September 18, 2020
To say that native plants have deep roots is like saying all Italians are great cooks, all goldfish are gold, and all cats are white with black spots. These statements are sometimes true, but not always.
Plants on Earth have evolved and adapted to grow in almost every environment and soil type. To do this, they have diverse root anatomies. Some roots are fine, dense and shallow. Others are coarse — like jump ropes — spreading out wide, and yet others grow like a carrot, with a trunk that shoots straight down as far as it can go.
Where plant roots grow
The misconception that native plants have deep roots stems came from studies in the tallgrass prairie region where plant roots were excavated to a depth of 10 feet or more. In many areas of the Midwest, prairie soil is very deep, the result of 10,000 years of plant growth cycles, where roots expanded during periods of optimal growth and died back slightly during periods of flood or drought.
These cycles distributed organic matter deep in the soil column, generating rich, fertile soils throughout the heart of the tallgrass prairie region. Today, it grows the richest corn and soybean crops in the world.
GREAT ROOT: The root of a 15-year-old compass plant (Silphium laciniatum), which was dug from Shaw Nature Reserve with a backhoe.
A more accurate way to look at native plant roots would be to think of each species as being vertically and horizontally territorial underground. For example, there are many species living closely together in ancient remnant tallgrass prairies.
For example, the Missouri Prairie Foundation’s Penn-Sylvania Prairie holds the world record for plant diversity on a fine scale, with 46 native species documented within a 20-by-20-inch frame.
One reason that they can live so close together is that each species is vertically segregated. Some species grow deep, some lie shallow at the surface, and others take the middle ground. The other way they can exist so close together is through horizontal mixing, where coarse rhizomatous root systems weave between fine-textured root networks of other grassland species. And then there are plants that have bulbs, corms and tubers, which are compressed underground plant stems that go dormant for part of the year.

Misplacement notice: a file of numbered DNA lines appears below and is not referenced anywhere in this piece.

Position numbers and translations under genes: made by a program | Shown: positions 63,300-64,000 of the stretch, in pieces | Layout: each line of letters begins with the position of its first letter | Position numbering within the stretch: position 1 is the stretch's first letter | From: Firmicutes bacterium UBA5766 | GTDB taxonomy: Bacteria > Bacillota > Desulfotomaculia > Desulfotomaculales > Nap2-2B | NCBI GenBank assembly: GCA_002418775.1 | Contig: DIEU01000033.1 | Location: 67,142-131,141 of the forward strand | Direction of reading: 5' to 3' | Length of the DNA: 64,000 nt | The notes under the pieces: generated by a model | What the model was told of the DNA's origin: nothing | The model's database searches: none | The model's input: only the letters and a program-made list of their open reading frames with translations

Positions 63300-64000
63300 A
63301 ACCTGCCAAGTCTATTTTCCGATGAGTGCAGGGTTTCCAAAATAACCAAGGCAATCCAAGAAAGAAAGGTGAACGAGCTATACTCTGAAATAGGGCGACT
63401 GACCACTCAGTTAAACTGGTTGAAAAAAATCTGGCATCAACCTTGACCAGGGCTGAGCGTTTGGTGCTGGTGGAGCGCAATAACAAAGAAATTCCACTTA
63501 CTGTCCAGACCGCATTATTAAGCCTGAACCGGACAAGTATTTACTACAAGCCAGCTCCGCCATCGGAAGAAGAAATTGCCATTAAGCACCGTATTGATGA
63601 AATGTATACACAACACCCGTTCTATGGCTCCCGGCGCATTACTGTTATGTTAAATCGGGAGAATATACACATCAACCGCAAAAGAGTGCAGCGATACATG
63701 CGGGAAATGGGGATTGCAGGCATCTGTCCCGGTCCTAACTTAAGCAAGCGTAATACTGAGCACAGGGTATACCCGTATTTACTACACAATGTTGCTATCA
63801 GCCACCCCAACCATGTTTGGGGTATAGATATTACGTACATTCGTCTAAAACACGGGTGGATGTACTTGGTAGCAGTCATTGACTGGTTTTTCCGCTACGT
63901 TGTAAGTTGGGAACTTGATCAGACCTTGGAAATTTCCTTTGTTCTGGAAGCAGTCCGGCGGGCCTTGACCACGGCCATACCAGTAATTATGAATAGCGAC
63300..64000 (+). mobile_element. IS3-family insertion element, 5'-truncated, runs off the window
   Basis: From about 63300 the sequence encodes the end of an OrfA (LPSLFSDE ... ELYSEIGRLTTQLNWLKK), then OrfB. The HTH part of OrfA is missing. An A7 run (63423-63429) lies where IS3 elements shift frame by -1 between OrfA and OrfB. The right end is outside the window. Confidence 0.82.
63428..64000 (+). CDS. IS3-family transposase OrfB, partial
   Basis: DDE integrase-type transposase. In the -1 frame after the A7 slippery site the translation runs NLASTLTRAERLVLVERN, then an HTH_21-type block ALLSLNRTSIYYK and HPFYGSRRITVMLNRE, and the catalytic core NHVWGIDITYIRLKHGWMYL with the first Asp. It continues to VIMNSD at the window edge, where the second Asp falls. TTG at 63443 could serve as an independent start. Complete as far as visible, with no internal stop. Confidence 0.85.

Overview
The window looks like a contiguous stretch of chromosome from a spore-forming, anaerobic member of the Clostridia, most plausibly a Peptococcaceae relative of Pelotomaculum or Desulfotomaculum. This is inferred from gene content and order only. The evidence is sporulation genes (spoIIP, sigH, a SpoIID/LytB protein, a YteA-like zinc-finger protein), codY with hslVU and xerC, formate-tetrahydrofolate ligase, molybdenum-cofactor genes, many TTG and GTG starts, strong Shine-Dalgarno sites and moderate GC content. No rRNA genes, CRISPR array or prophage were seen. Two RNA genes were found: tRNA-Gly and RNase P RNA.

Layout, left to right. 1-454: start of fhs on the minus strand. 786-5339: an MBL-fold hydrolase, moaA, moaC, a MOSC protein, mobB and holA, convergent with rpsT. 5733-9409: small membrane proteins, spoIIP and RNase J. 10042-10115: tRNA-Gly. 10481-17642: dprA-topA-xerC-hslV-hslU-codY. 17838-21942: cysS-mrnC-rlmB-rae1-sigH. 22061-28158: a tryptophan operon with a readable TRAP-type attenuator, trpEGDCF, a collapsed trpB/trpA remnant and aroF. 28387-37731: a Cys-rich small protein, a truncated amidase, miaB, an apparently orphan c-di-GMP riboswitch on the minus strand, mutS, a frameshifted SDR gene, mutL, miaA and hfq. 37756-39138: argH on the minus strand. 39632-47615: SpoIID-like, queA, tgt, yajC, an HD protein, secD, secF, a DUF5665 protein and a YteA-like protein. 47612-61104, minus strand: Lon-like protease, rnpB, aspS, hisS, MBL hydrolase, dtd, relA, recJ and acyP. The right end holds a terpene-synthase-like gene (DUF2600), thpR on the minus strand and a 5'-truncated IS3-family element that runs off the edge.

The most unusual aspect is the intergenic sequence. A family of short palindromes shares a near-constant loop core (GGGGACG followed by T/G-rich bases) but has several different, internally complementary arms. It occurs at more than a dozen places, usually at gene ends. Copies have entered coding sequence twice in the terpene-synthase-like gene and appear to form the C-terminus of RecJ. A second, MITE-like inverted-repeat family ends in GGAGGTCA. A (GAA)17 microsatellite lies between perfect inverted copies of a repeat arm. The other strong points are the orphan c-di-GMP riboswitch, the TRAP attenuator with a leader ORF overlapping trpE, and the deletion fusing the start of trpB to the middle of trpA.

Benefits of dead roots
These plants also are woven between shallow, fine-textured root networks close to the surface. When they go dormant, their roots died back, adding organic matter into the topsoil. All plants do this to some degree.
Underground roots and stems grow and die annually from fluctuating soil moisture, winter freeze and thaw, and interactions with microorganisms such as bacteria, fungi, algae, protozoa, and many types of invertebrate animals living in the soil.
Some beneficial organisms transform dead plant roots and stems into usable forms of nutrients. Others graft onto plant roots to form conduits for nutrient and water uptake, and others protect plants against disease and root foraging by pests.
It’s no wonder why diverse tallgrass prairies are so hard — or almost impossible — to re-create. The most diverse part of the prairie is belowground. Try to picture a teaspoon of soil, harboring over a billion organisms, which prairie soil does.
Diversify root systems
Restoration biologists and horticulturists are busy scratching their heads, trying to figure out how to replicate this in reconstructed plant habitats, built landscapes and gardens. As you can imagine, this area of study is in its infancy, and there is still much to learn and discover.
But as for plant root anatomy, there is consensus among experts. Plant roots come in all sizes and shapes, and they are critical for rainwater infiltration into the soil. That’s why rainwater runs over the surface of mowed lawns but moves down into the soil where there are taller plants.
BELOW THE SURFACE: Prairie roots come in many forms, from thick taproots to fine networks. Note the shallow roots of non-native turf grass at far left.
Turf roots are about 3 inches deep, compared to the roots of garden plants that may be 2 to 3 feet deep, depending on how deep the topsoil is. In construction areas, topsoil is shallow or gone altogether.
It takes years for topsoil to improve. It doesn’t improve much if all you grow is lawn, but if you introduce a diversity of plants, you will find that, slowly, organic matter will increase, compaction will decrease, plant roots will grow deeper, and rainwater will move into the topsoil quicker.
It may take a decade for topsoil to noticeably improve, so adding several inches of topsoil or tilling compost into the soil surface of new gardens will improve topsoil faster.
So next time you hear that native plants have deep roots, think again. After all, not all goldfish are gold.
Woodbury is a horticulturalist and the curator of the Whitmore Wildflower Garden at Shaw Nature Reserve in Gray Summit, Mo. He also is an adviser to the Missouri Prairie Foundation’s Grow Native! program.
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